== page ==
The emergence of a new COVID-19 variant, omicron, has heightened safety protocols and plans to help people stay safe from illness as researchers and experts learn more about the newest strain of SARS-CoV-2. This includes plans to expand access to COVID-19 over-the-counter tests for people to use at home in the U.S.
On Monday, December 6, 2021 Mayo Clinic’s leading experts on COVID-19 treatments and therapeutics. Dr. Andrew Badley and Dr. Raymund Razonable discussed the new antiviral pills for the treatment of COVID, as well as existing therapies like monoclonal antibodies and other existing and emerging therapeutics.
Omicron, a new COVID-19 variant of concern, has been detected in all regions of the world, including North America. Researchers are aggressively studying the emergence of the omicron variant. One of the many questions they're hoping to answer is how well current COVID-19 treatments and therapies will work against omicron.
Most people who have COVID-19 recover completely within a few weeks. But some people — even those who had mild versions of the disease — continue to experience symptoms after their initial recovery. Sometimes called “long haulers” or “long COVID," these patients can have fatigue, shortness of breath, brain fog and other symptoms long after the time of their infection.
On Wednesday, December 8, 2021, Dr. Gregory Poland, Mayo Clinic vaccine and epidemiology expert, fielded questions regarding the delta and omicron variants of COVID-19. Journalists who have already registered on the News Network can log into their accounts to download a recording of the Zoom briefing found at the end of this post.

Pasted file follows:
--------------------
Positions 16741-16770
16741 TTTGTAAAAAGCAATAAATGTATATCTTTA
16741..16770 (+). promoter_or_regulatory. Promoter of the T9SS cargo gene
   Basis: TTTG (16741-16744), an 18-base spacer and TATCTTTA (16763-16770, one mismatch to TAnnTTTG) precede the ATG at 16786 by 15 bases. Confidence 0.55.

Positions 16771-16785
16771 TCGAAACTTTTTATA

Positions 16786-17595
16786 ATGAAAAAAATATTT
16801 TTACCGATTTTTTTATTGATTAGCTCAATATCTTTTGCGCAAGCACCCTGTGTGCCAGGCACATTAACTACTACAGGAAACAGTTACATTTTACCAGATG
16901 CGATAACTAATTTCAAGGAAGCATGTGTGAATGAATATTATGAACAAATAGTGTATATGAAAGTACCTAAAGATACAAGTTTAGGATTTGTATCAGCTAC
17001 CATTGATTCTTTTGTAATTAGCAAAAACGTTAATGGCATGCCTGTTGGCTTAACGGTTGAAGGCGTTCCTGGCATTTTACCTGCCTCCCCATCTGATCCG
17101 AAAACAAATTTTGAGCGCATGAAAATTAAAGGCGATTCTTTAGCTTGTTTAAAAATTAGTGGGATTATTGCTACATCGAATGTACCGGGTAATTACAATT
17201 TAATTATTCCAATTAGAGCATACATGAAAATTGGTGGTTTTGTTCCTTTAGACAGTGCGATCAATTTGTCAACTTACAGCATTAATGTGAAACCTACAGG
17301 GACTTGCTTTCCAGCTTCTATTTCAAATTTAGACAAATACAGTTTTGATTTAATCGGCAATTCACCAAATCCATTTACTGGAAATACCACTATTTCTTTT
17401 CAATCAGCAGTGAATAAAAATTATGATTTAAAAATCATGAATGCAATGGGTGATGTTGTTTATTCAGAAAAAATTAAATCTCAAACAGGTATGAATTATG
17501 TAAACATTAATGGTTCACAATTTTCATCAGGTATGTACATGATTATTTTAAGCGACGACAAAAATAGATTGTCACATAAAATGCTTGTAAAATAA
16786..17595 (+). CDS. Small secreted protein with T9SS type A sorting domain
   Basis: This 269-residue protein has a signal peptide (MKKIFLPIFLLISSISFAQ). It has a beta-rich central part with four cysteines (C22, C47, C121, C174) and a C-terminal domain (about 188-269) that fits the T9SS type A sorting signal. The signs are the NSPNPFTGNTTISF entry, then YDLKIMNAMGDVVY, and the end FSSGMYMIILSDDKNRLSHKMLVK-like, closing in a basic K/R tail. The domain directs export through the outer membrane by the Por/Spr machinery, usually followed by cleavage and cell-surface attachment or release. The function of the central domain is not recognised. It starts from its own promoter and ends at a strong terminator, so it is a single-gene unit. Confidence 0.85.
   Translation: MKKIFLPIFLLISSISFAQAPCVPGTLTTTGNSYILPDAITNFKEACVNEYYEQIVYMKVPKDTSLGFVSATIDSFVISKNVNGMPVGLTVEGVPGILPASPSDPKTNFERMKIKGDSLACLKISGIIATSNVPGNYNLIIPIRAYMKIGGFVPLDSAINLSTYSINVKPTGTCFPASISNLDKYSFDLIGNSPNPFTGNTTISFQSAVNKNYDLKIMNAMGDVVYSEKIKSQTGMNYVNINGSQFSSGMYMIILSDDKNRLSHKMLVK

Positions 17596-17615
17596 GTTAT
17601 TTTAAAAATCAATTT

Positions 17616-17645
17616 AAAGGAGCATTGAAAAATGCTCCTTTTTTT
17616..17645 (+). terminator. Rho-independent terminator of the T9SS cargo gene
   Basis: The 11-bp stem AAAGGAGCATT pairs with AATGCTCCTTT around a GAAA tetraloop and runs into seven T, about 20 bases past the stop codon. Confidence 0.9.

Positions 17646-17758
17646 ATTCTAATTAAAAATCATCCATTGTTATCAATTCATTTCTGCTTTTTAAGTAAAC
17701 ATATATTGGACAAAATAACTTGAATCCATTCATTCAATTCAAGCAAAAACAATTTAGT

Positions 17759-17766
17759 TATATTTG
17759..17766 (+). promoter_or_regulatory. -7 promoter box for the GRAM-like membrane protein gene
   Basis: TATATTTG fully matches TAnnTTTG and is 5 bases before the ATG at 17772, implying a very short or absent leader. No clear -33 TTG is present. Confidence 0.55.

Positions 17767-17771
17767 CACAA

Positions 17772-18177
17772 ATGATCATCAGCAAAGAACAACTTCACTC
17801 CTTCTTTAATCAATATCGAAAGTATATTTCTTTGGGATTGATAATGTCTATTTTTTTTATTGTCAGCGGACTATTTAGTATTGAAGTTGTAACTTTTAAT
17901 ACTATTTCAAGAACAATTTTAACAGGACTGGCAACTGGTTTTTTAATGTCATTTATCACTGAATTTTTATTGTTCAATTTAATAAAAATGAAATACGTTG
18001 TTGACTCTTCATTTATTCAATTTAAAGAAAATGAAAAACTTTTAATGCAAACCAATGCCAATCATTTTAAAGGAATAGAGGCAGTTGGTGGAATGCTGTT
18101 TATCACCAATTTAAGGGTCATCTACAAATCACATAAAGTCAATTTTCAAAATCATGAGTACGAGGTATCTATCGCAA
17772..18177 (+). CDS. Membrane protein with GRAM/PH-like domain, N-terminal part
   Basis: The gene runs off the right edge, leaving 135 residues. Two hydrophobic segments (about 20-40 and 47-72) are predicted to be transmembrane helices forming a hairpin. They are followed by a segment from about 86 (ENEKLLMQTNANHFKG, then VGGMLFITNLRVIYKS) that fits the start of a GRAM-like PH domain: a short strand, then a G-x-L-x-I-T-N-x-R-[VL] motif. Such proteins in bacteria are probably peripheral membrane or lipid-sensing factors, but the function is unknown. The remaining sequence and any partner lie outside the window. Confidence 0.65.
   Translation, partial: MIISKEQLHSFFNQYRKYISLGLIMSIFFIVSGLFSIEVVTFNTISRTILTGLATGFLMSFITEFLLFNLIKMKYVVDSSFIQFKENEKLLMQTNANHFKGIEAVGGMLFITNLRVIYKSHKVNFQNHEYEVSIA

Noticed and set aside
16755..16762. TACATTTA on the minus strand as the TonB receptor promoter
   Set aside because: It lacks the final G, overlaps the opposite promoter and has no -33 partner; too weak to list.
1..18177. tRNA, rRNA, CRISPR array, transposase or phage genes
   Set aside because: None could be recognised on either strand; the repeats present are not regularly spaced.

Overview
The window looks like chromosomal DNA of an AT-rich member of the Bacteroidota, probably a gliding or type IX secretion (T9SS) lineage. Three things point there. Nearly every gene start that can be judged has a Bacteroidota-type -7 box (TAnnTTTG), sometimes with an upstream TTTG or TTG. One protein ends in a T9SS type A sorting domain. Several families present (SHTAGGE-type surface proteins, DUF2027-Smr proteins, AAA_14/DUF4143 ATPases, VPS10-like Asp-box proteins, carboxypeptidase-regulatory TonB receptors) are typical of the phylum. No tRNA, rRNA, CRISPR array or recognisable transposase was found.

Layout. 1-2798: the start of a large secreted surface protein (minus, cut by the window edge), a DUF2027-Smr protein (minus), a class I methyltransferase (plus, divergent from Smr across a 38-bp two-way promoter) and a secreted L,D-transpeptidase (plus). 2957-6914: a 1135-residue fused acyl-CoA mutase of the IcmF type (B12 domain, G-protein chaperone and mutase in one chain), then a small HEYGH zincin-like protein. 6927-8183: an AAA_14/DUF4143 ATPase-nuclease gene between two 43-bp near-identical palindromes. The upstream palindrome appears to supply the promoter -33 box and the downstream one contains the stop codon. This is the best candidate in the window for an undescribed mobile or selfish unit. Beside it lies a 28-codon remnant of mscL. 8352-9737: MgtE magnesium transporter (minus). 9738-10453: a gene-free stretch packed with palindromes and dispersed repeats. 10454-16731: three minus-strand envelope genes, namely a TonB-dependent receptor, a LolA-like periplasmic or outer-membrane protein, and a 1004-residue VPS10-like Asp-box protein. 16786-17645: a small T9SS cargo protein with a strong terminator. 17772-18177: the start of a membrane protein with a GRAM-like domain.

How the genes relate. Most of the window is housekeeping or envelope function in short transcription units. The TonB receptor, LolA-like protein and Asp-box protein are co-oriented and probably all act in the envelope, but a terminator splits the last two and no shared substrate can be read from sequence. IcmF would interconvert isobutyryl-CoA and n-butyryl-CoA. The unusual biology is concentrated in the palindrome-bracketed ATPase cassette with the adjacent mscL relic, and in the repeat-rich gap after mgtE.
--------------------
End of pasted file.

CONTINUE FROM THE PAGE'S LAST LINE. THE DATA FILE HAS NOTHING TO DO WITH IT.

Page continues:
Vaccine drugmaker Pfizer says its studies show three doses of its COVID-19 vaccine neutralized the omicron variant while two doses reduced severity. "These are studies where they try to look at how much antibody does it take to neutralize the virus in a test tube," says Dr. John O'Horo, an infectious diseases specialist at Mayo Clinic. "What they found in these studies is that you need a significantly higher titer, or concentration of antibodies, to neutralize omicron compared to delta or the previous variants. However, what they also found is that it will still neutralize at these higher titers."
The Centers for Disease Control and Prevention and Mayo Clinic recommend delaying travel until you and your family are fully vaccinated against COVID-19. If you are traveling, Dr. Nipunie Rajapakse, a pediatric infectious diseases physician with Mayo Clinic Children's Center, says it's important to have strategies to help mitigate your risks.
"People that detect omicron — states, counties, countries — that doesn't necessarily mean that they were the first to have it," says Dr. Bobbi Pritt, director of Mayo Clinic's Division of Clinical Microbiology. "It is just that they were one of the first to detect it. In Minnesota, we were one of the first states to detect the presence of the omicron variant. And that's because we sequence a large number of our COVID-19 positive specimens. We have a very good sequencing system in place."
ROCHESTER, Minn. — Mayo Clinic experts say, regardless of the variant, prevention of infection works. The vaccines reduce and prevent hospitalization and death based on current knowledge. If a person can get vaccinated or is eligible for a booster, do it now.